All Night, All Term, All Ears: An Interview With a Nightline Volunteer

Hi! So, you’re a Nightline volunteer- which means you’re anonymous! Is it difficult to maintain your anonymity?

I’m not actually an anonymous volunteer. Out of all the Nightline volunteers, there are 4 public faces: the director, vice-director, publicity officer (me) and training officer. Before I was publicity though, it was sometimes difficult to remain anonymous because people question where you are or why you can’t go out that night. One person did know, and that was so that I could have someone to help me with general anonymity and so that not everyone was potentially worried that I was out all night without telling anyone where I was.

How would you explain Nightline to someone who hasn’t heard of you before?

We’re a group of students who wait by the phone to listen to anything you want to talk about. We aren’t there to judge, or tell you what to do, we’re here to listen to your issues and your problems and talk you through the options you have, always leaving you with the autonomy to choose.

You’re up from 9pm-7am- how do you get through the night?

Every volunteer has their own technique. For me, I don’t drink caffeine other than when I’m on duty, so one coffee or one Redbull at about 1 or 2am sorts me out for the entire night.

What sort of calls do you guys take?

It varies hugely, there are so many different topics that could be discussed. We’re trained to be ready to pick up a call about absolutely anything, ranging from a chat on a person’s way home, to serious mental health issues and everything in between.

What’s the difference between Nightline and the counselling service or welfare?

We aren’t a counselling service, we aren’t here to judge, to advise or to fix, so in those respects we differ from the counselling service. In relation to Welfare, we are all active listeners but Welfare have the ability to signpost which we don’t do. But the more obvious distinction is that we are an anonymous and confidential service. No one other than the volunteer you talk to will ever know the content of that conversation. You won’t know who we are and we won’t know who you are, so there is no fear of bumping into someone you have told confidential information.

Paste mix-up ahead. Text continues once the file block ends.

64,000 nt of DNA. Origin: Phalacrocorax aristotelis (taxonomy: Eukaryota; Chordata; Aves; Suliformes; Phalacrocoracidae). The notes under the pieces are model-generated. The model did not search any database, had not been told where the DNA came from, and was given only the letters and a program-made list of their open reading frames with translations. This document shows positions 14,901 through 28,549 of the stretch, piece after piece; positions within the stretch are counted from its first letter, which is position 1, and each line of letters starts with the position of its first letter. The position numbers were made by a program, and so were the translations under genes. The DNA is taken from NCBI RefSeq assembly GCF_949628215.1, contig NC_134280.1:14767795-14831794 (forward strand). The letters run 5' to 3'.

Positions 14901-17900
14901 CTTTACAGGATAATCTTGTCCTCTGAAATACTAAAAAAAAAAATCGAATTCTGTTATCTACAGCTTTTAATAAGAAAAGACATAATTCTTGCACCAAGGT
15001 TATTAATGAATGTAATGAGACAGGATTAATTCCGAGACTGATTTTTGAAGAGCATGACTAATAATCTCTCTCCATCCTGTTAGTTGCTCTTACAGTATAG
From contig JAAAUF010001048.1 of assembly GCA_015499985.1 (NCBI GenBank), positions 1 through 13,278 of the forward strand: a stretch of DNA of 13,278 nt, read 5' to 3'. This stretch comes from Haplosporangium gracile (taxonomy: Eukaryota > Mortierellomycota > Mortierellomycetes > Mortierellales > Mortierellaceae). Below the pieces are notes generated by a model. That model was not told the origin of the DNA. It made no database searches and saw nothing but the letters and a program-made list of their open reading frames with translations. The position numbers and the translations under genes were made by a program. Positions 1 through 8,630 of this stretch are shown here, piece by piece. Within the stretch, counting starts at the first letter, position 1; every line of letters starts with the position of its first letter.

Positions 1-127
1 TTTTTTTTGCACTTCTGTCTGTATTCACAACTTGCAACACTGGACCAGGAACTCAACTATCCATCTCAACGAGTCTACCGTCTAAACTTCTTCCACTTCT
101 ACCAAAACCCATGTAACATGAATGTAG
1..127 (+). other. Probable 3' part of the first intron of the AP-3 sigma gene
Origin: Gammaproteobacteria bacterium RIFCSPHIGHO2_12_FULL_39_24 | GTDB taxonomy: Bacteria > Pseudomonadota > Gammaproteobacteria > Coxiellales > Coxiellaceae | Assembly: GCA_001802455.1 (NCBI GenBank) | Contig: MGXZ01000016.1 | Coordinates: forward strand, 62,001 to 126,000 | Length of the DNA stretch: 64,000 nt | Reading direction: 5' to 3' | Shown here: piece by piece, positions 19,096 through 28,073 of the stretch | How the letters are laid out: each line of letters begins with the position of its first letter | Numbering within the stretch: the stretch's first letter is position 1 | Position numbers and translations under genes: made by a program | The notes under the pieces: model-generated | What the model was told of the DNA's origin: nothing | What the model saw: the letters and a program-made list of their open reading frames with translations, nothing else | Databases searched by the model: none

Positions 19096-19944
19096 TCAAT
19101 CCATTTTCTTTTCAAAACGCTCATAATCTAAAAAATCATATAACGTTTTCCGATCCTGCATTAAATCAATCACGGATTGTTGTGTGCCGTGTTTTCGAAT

How does volunteering affect you?

Personally, there are good and bad times- but the good massively outweighs the bad. It can be emotionally toiling at times, you can take some really difficult calls topic wise. But there are more often times where once you’re off the phone you know you’ve been there for someone and it’s really heart-warming. Sometimes there is also a simple display of gratitude from the caller and it really shows me that what I am doing is worthwhile.

If I want to volunteer for Nightline how can I get involved?

Sign up for one of our training weekends. They take place once a term. To find out exact dates, like our Facebook page and further details will be posted closer to the time of sign up release. They tend to be oversubscribed so if you don’t get onto a training weekend, please do try again next term.

How can I get in touch?

There are 2 ways. Messaging us on our IM system found at durhamnightline.com or calling us. Our number is on the back of your campus card, on DUO or the keyrings given out in packs and at freshers. Call or message any night of term 9pm-7am.

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